The Frankfurter Hof is a small venue that seats a maximum of 480 people, and offers standing areas on the sides. I would guess there were no more than 600 people at last night’s show. We were in seats one and two in row four, which offered a great view of the stage, even without using the zoom function on my camera. I would not hesitate to attend another concert at the Frankfurter Hof, especially since it’s so close to where we live. My only caveat for the uninitiated is that it’s not so easy to find the entrance to the venue, which is between two restaurants/bars.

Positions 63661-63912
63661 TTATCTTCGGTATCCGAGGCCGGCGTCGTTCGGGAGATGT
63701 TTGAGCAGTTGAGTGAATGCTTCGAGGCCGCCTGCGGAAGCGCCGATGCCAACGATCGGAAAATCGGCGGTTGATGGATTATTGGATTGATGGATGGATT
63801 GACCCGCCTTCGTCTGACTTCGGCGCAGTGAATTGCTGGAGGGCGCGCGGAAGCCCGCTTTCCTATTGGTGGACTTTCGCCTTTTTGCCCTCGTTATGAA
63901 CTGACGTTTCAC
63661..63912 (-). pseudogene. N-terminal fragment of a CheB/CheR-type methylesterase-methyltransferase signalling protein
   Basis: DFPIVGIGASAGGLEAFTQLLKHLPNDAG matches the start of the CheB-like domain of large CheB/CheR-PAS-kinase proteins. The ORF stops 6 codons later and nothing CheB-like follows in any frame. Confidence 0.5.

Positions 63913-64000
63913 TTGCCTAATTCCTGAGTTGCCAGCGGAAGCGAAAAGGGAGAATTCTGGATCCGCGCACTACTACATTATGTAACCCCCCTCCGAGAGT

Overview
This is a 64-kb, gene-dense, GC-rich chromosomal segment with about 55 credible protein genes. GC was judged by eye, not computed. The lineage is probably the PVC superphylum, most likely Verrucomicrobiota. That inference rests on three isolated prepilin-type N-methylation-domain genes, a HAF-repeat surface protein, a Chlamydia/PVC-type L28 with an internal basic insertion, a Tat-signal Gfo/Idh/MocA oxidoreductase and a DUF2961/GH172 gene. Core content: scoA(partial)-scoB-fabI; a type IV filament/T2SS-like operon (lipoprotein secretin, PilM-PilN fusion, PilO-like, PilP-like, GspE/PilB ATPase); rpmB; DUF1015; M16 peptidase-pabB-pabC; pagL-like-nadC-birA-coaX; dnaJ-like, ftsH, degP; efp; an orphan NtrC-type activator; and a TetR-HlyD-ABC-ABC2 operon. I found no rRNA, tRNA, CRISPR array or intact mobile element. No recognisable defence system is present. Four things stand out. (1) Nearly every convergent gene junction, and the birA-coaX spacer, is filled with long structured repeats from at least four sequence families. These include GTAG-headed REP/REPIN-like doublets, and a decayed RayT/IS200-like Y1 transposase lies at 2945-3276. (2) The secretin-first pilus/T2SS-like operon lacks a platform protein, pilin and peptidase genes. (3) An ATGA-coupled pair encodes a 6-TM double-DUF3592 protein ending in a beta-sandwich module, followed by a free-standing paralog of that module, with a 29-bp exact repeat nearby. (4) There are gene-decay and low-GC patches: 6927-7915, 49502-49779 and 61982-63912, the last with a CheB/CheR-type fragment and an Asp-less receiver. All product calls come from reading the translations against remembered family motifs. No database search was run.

As usual, the audience was well-behaved and appreciative, which made for a nice atmosphere. People were singing along and clapping, and for the most part, being very considerate of each other. I haven’t been to a whole lot of US based concerts, but I have noticed that I much prefer the shows in Germany to the ones I’ve attended back home. People are expected to act like adults. Those who don’t will be called out. At the same time, if you want to enjoy your adult beverages, you can do that without harassment or price gouging. It’s refreshing to be treated with dignity and respect, without worry that some idiot will ruin the mood for everyone. Last night was also memorable, because we ran into one of Bill’s colleagues. Before she started working for the US government, she used to do sound and lighting for concerts. She even did them for Joan Jett, at some point before she switched careers. 😉